Consumer perception is crucial in determining the similarity of product labels

CS(COMM) 274/2021


Decided on 15 January 2024| HIGH COURT OF DELHI



Allied Blenders, a liquor manufacturer, has owned the registered trademark for Officer’s Choice Prestige Whisky since 2013. The company brought a case against Hermes Distillery Private Limited for allegedly infringing its trademark with the latter’s Peace Maker Prestige Whisky label, which had been introduced in 2019. Allied Blenders claimed that Hermes’ label bore significant similarities to its own, including font style and colour, positioning of brand names, product description, mark placement, colour scheme, border design, and central design element. The plaintif filed suit under Sections 134 and 135 of the Trade Marks Act, 1999 seeking an injunction against the defendant.

A comparison table of the two labels is set out below:

Arguments before the court

The defendant argued the Officer’s Choice marks had been inconsistent over time and that red and white colour combinations were common in the trade. According to the defendant, several other manufacturers used a similar combination of colours for their products. Since none of the claimed features were distinctive, there was no case of infringement or passing off.

Additionally, the defendant claimed that the court lacked territorial jurisdiction. The defendant had not sold the product under the Peace Maker mark in Delhi, nor had it acquired a license for its sale there. The defendant had been selling the whisky in Haryana, Assam and North Karnataka So there was no real or imminent threat to the plaintiff’s trademark and trade dress under Officer’s Choice in Delhi. The defendant also argued that the present case was not a trademark issue, but concerned a label with a colour combination, and there can be no exclusivity for a colour combination.

The plaintiff said that that defendant’s Peace Maker label imitated the distinctive features of its Officer’s Choice label, including the colour combination and layout, which infringed its statutory and common law rights. Such imitation could lead to consumer confusion and dilution of the plaintiff’s brand equity.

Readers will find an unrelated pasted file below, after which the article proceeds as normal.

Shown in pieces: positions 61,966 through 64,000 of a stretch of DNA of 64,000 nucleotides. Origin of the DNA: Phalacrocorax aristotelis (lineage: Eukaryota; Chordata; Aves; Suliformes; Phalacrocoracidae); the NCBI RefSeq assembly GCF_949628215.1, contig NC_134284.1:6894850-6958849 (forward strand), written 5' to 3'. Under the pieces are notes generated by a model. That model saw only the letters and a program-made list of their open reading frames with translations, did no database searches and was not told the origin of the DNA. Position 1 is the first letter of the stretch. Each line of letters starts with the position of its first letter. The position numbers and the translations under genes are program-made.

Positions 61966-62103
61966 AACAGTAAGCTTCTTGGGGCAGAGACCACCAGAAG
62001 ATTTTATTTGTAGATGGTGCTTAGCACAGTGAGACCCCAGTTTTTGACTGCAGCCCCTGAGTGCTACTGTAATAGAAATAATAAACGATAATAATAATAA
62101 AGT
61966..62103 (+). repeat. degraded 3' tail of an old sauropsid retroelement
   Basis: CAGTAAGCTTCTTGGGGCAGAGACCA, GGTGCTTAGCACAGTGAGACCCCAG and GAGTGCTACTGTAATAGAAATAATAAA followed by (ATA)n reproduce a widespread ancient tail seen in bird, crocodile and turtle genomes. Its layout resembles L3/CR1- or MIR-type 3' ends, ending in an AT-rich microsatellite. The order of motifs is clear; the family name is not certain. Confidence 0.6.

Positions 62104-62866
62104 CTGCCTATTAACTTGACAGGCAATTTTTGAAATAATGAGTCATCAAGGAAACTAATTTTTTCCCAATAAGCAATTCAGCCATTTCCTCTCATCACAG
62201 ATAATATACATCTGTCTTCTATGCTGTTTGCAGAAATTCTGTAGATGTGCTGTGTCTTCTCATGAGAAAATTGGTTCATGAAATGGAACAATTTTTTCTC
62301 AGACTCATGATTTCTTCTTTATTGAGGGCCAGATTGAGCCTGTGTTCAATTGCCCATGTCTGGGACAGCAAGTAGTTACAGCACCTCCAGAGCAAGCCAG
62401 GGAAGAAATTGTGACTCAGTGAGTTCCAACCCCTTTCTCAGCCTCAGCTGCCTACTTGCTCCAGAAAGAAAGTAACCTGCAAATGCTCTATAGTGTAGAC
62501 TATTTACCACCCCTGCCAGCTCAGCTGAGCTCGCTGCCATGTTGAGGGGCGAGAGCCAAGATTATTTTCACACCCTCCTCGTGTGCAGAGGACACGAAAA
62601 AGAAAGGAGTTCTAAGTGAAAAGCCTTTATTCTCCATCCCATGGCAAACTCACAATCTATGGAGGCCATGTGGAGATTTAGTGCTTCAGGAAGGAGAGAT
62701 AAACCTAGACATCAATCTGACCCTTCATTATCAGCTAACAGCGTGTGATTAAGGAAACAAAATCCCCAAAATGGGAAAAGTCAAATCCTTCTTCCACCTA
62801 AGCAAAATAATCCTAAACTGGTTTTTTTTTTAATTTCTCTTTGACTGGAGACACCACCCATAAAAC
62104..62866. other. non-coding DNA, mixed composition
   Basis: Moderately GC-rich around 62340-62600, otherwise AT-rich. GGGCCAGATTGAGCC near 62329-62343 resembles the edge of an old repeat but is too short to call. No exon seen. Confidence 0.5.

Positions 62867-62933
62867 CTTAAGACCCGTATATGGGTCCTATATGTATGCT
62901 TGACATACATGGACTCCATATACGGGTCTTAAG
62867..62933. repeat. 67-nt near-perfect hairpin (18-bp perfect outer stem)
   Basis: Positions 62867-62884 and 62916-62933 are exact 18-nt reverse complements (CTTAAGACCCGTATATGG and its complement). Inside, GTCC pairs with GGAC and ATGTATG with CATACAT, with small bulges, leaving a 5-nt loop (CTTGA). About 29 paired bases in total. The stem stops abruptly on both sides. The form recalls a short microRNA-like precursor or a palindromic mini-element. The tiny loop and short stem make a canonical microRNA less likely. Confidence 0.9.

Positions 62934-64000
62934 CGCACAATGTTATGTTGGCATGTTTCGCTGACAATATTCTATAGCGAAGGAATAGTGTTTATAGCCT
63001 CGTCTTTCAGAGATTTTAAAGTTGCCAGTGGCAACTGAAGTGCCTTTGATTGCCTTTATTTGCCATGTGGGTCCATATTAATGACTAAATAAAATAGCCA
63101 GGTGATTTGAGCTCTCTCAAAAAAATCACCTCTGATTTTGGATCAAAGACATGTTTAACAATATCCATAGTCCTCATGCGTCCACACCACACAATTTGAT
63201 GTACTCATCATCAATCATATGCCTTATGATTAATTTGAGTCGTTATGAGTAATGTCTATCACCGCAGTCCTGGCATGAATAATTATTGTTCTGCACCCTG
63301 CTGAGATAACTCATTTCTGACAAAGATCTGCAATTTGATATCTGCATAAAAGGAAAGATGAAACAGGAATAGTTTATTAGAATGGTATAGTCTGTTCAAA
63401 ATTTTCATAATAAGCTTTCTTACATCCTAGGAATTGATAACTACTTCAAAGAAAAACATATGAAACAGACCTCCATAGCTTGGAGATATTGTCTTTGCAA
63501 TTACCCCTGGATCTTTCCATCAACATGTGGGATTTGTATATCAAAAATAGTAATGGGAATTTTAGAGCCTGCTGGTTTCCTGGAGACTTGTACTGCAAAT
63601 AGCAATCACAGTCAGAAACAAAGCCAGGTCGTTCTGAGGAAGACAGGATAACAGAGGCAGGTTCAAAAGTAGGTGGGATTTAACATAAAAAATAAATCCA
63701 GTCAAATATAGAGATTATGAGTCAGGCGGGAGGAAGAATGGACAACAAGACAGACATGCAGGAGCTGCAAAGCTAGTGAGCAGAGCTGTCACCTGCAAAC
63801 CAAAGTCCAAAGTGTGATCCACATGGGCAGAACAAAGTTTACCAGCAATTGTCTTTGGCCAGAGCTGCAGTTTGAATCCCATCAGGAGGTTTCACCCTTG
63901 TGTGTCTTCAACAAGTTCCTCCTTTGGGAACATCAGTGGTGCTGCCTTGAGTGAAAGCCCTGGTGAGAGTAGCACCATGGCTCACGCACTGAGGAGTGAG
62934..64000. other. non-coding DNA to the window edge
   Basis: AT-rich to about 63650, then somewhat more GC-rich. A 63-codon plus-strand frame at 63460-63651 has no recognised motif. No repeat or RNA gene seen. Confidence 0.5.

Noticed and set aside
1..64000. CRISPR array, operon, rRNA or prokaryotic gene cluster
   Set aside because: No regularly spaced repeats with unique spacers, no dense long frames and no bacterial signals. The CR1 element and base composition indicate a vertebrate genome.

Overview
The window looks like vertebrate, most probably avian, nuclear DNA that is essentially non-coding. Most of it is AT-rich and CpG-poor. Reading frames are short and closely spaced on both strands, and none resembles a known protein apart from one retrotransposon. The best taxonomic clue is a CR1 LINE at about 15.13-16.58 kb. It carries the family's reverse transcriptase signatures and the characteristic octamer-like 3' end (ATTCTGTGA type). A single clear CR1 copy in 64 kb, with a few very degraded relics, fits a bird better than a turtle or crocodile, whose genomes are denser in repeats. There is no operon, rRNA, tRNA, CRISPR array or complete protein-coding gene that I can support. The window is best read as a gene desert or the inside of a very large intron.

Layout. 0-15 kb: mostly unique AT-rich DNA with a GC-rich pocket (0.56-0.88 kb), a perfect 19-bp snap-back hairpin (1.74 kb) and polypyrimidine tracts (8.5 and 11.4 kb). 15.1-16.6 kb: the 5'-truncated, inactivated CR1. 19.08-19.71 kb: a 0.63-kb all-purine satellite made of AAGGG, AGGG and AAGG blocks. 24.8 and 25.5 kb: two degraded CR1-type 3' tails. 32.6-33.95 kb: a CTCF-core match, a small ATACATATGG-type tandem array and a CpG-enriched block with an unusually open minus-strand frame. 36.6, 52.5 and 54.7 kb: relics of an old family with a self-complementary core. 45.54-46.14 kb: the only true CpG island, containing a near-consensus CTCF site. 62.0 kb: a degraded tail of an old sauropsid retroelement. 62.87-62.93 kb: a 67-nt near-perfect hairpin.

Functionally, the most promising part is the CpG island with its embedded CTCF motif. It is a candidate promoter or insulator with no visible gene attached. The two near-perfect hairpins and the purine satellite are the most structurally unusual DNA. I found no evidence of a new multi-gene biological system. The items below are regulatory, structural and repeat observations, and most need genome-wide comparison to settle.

The Delhi High Court issued an interim injunction against Hermes Distillery, prohibiting the sale of whisky under the Peace Maker label. Though the word marks on the labels were different, the court stated that the similarity in the labels was obvious. The court found that the similarity of insignia, the arrangement of colours for the background and lettering and the use of a golden border, gave rise to a similarity of the labels, which would confuse consumers in dimly lit bars and stores. Therefore, the court granted an injunction in favour of the plaintiff while permitting the defendant to exhaust its stock in 30 days.

The court highlighted the concept of “smart copying” and ruled that the similarities were too significant to ignore. The court dismissed Hermes’ jurisdiction argument by observing that the defendant’s trademark application was submitted by a director residing in Delhi, and the defendant conducted business in Delhi and had a warehouse in the city. The court also suggested that any jurisdictional concerns could be addressed at a later stage if necessary.

The court reiterated the importance of the overall visual impression created by a label in determining trademark infringement and passing off, dismissing the defendant’s contention that changes in its trade dress were sufficient to differentiate its product from that of the plaintiff. The assessment of trademark infringement hinges on similarity rather than identity, judged from the perspective of an average consumer with imperfect recollection.


By granting an injunction against the use of the Peace Maker labels by Hermes Distillery, the Delhi High Court affirmed the significance of protecting established trademarks against imitations that could mislead consumers. This case underscores the nuanced approach courts must take in evaluating claims of trademark infringement and passing off, where the essence of the alleged infringement lies in the likelihood of confusion among the public, rather than in the exact replication of trademarks or trade dress. The court’s reliance on scenarios of dim lighting and assumptions about consumer behaviour underlines the challenge of applying traditional trademark infringement tests to modern market dynamics. This highlights the evolving nature of trademark law as it intersects with consumer experience and market realities, suggesting that future cases may need to balance empirical evidence with the practicalities of consumer perception.


Photo: 34189826 | © BrunoWeltmann |